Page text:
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Thursday, July 16, 2020

Telehealth Promises Higher Quality of Life for Rural America

It is not uncommon to find lesser access to healthcare capabilities in rural pockets of the world, and this holds true in the United States as well. A 2017 CDC report showed that death rates in rural America due to cancer are higher than urban communities. With recent changes to telehealth revenue models, and relaxed federal regulation, telehealth capabilities bring promise to areas that are hard to access service, as providers can extend their services into rural areas of states in which they are credentialed.

In June, the Federal Communications Commission (FCC) announced that it would be opening opportunities for healthcare providers to receive funding for infrastructure build-outs and improved access for patients. Funding can be used to provide clinical monitoring devices for patients's use at home, or telehealth software and hardware by providers.

Solo and small provider groups, along with large medical systems can extend their reach beyond their local zip codes. The playing field is not totally equal to all clinicians, but a specialist in Baltimore can certainly start providing telehealth services to residents in Western Maryland through the click of a mouse. The smaller practice can up with innovative billing models which still hold effective to the patient maybe even without using insurance, as they leverage lower overheads and direct personalized care. The larger provider groups benefit from the marketing economies of scale, more aggressive advertising, but are constrained by less flexible revenue models, large overhead, and the less than optimum agility to adopt solutions.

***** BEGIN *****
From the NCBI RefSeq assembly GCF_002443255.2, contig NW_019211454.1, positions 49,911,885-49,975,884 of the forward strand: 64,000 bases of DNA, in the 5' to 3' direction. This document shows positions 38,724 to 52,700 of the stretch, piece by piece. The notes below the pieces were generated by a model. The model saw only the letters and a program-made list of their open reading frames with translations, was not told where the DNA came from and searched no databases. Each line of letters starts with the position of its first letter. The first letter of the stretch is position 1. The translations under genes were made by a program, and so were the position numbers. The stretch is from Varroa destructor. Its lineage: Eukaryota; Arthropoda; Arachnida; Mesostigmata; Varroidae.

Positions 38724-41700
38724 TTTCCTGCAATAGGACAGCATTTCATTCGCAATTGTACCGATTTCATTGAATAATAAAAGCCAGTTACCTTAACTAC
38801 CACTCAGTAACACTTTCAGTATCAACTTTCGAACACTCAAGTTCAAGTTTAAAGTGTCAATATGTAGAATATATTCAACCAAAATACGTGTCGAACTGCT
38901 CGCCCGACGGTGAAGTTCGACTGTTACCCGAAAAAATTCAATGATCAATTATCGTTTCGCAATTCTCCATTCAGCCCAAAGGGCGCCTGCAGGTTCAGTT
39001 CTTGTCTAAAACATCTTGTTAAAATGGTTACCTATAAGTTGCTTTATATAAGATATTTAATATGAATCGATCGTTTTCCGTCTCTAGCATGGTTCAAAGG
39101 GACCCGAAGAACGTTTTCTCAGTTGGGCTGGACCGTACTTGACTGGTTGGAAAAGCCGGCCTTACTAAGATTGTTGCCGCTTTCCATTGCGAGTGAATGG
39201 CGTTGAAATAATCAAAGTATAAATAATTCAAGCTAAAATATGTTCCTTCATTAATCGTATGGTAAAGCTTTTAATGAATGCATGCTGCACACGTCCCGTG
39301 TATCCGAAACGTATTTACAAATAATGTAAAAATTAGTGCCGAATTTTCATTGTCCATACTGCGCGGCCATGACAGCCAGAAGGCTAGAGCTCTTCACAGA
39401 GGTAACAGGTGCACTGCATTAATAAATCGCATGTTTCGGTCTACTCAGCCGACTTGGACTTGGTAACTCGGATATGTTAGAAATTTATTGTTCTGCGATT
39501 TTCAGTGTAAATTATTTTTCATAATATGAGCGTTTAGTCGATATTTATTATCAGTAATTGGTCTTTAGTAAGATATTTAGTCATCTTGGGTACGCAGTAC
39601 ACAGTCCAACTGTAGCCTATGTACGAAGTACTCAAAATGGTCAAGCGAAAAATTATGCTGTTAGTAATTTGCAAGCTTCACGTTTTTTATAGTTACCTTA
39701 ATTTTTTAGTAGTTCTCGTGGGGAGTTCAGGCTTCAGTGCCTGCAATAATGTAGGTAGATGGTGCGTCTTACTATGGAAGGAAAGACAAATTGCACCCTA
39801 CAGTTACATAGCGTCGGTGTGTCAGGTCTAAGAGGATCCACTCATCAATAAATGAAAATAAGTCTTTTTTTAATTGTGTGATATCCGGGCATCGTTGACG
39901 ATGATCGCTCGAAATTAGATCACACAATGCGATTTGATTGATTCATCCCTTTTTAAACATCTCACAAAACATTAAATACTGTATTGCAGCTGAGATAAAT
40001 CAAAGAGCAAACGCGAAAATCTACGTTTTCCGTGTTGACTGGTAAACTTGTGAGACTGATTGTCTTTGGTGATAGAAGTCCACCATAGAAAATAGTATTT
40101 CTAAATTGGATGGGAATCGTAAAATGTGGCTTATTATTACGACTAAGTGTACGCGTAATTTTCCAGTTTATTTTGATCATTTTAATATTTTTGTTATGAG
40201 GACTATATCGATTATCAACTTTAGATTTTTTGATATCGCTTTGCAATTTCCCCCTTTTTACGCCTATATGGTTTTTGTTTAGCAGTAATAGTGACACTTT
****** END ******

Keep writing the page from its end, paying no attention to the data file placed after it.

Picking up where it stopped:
Many successful implementations have shown promise such as in the case of an oncology program in California which helped bring patients closer to caregivers especially during the brutal months of winter. The program reached accreditation by the commission on Cancer and has seen a growth of 8X over two years from 60 patients to 500 patients back in 2008.

The vendor and solution provider landscape is offering more innovation than a few years ago, and opportunities for easier access, higher value proposition and more personalized care with smarter revenue models cutting out the middle insurance broker are becoming more of a reality, especially in preventative and monitoring care. Generally speaking, patients adherence to long term is not strong, with closer engagement with their care providers the likelihood of adhering to guidelines and recommendations is much higher, leading to improved health outcomes.

Examples of telehealth solutions that are creating personalized experiences for patients through access to a stronger medical ecosystem are Siemens Healthineers, and Vianova. Standards groups such as Institute of Electrical and Electronics Engineers (IEEE) are actively working on interoperability standards for devices and data across solution providers. The IEEE P2933 work group focuses developing a framework for the clinical IoT data and device Interoperability with TIPPSS (Trust, Identity, Privacy, Protection, Safety, Security) principles. This includes wearable and other clinical IoT enabled devices and their interoperability with healthcare systems including Electronic Health Records (EHR), other clinical IoT devices, hospital devices, and future devices and connected healthcare systems.

#telehealth #patientmonitoring #P2933 #healthcare

Ayman Nassar is an industry expert in project and portfolio management with over 25 years experience in architecting business solutions through optimum alignment of technology and business to achieve meaningful results. He is also a member of IEEE P2933 helping bringing patients closer to improved quality of life through robust and seamless telehealth solutions. He can be reached at or

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